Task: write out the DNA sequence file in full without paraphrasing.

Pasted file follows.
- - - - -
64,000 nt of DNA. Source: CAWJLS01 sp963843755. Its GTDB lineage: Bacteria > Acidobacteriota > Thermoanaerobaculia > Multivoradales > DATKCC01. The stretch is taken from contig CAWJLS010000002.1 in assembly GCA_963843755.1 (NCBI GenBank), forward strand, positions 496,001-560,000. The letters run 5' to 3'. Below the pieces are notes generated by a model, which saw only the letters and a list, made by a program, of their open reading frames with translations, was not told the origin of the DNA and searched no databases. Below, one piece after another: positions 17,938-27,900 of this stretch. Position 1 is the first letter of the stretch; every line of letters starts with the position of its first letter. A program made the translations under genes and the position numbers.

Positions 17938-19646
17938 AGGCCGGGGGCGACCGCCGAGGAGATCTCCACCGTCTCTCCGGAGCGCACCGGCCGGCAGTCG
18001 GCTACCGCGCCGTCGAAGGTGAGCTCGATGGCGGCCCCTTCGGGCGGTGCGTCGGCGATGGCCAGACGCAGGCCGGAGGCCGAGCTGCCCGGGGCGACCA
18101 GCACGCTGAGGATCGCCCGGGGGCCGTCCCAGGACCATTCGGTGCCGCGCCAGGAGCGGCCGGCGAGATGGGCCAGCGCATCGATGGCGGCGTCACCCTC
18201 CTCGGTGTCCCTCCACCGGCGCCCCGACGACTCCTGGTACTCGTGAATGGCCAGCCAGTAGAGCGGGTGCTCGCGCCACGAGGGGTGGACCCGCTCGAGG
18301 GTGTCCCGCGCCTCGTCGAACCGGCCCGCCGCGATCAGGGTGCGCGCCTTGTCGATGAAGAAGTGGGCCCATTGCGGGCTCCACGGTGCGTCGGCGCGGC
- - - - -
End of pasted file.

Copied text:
64,000 nt of DNA. Source: CAWJLS01 sp963843755. Its GTDB lineage: Bacteria > Acidobacteriota > Thermoanaerobaculia > Multivoradales > DATKCC01. The stretch is taken from contig CAWJLS010000002.1 in assembly GCA_963843755.1 (NCBI GenBank), forward strand, positions 496,001-560,000. The letters run 5' to 3'. Below the pieces are notes generated by a model, which saw only the letters and a list, made by a program, of their open reading frames with translations, was not told the origin of the DNA and searched no databases. Below, one piece after another: positions 17,938-27,900 of this stretch. Position 1 is the first letter of the stretch; every line of letters starts with the position of its first letter. A program made the translations under genes and the position numbers.

Positions 17938-19646
17938 AGGCCGGGGGCGACCGCCGAGGAGATCTCCACCGTCTCTCCGGAGCGCACCGGCCGGCAGTCG
18001 GCTACCGCGCCGTCGAAGGTGAGCTCGATGGCGGCCCCTTCGGGCGGTGCGTCGGCGATGGCCAGACGCAGGCCGGAGGCCGAGCTGCCCGGGGCGACCA
18101 GCACGCTGAGGATCGCCCGGGGGCCGTCCCAGGACCATTCGGTGCCGCGCCAGGAGCGGCCGGCGAGATGGGCCAGCGCATCGATGGCGGCGTCACCCTC
18201 CTCGGTGTCCCTCCACCGGCGCCCCGACGACTCCTGGTACTCGTGAATGGCCAGCCAGTAGAGCGGGTGCTCGCGCCACGAGGGGTGGACCCGCTCGAGG
18301 GTGTCCCGCGCCTCGTCGAACCGGCCCGCCGCGATCAGGGTGCGCGCCTTGTCGATGAAGAAGTGGGCCCATTGCGGGCTCCACGGTGCGTCGGCGCGGC